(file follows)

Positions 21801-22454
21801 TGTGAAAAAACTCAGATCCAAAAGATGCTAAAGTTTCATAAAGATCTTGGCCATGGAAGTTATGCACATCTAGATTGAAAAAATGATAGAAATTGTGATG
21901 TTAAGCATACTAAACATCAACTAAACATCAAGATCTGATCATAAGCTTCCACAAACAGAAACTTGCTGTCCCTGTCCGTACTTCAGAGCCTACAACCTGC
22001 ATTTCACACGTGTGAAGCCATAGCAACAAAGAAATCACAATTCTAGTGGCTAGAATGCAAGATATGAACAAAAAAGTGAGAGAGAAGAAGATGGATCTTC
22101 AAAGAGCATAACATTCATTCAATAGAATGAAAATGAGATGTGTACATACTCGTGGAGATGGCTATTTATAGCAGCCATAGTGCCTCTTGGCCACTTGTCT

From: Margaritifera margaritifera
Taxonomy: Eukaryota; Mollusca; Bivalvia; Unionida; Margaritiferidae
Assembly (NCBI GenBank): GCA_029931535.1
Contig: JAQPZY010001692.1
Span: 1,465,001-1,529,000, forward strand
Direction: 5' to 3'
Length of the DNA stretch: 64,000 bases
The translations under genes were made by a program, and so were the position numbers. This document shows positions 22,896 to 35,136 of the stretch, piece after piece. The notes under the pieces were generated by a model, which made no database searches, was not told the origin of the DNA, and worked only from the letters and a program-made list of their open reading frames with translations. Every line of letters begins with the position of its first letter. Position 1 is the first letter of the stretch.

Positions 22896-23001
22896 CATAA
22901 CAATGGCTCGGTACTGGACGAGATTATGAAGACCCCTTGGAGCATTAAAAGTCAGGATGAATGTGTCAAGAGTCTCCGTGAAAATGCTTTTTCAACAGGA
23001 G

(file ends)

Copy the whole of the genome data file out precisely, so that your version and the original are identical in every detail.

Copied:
Positions 21801-22454
21801 TGTGAAAAAACTCAGATCCAAAAGATGCTAAAGTTTCATAAAGATCTTGGCCATGGAAGTTATGCACATCTAGATTGAAAAAATGATAGAAATTGTGATG
21901 TTAAGCATACTAAACATCAACTAAACATCAAGATCTGATCATAAGCTTCCACAAACAGAAACTTGCTGTCCCTGTCCGTACTTCAGAGCCTACAACCTGC
22001 ATTTCACACGTGTGAAGCCATAGCAACAAAGAAATCACAATTCTAGTGGCTAGAATGCAAGATATGAACAAAAAAGTGAGAGAGAAGAAGATGGATCTTC
22101 AAAGAGCATAACATTCATTCAATAGAATGAAAATGAGATGTGTACATACTCGTGGAGATGGCTATTTATAGCAGCCATAGTGCCTCTTGGCCACTTGTCT

From: Margaritifera margaritifera
Taxonomy: Eukaryota; Mollusca; Bivalvia; Unionida; Margaritiferidae
Assembly (NCBI GenBank): GCA_029931535.1
Contig: JAQPZY010001692.1
Span: 1,465,001-1,529,000, forward strand
Direction: 5' to 3'
Length of the DNA stretch: 64,000 bases
The translations under genes were made by a program, and so were the position numbers. This document shows positions 22,896 to 35,136 of the stretch, piece after piece. The notes under the pieces were generated by a model, which made no database searches, was not told the origin of the DNA, and worked only from the letters and a program-made list of their open reading frames with translations. Every line of letters begins with the position of its first letter. Position 1 is the first letter of the stretch.

Positions 22896-23001
22896 CATAA
22901 CAATGGCTCGGTACTGGACGAGATTATGAAGACCCCTTGGAGCATTAAAAGTCAGGATGAATGTGTCAAGAGTCTCCGTGAAAATGCTTTTTCAACAGGA
23001 G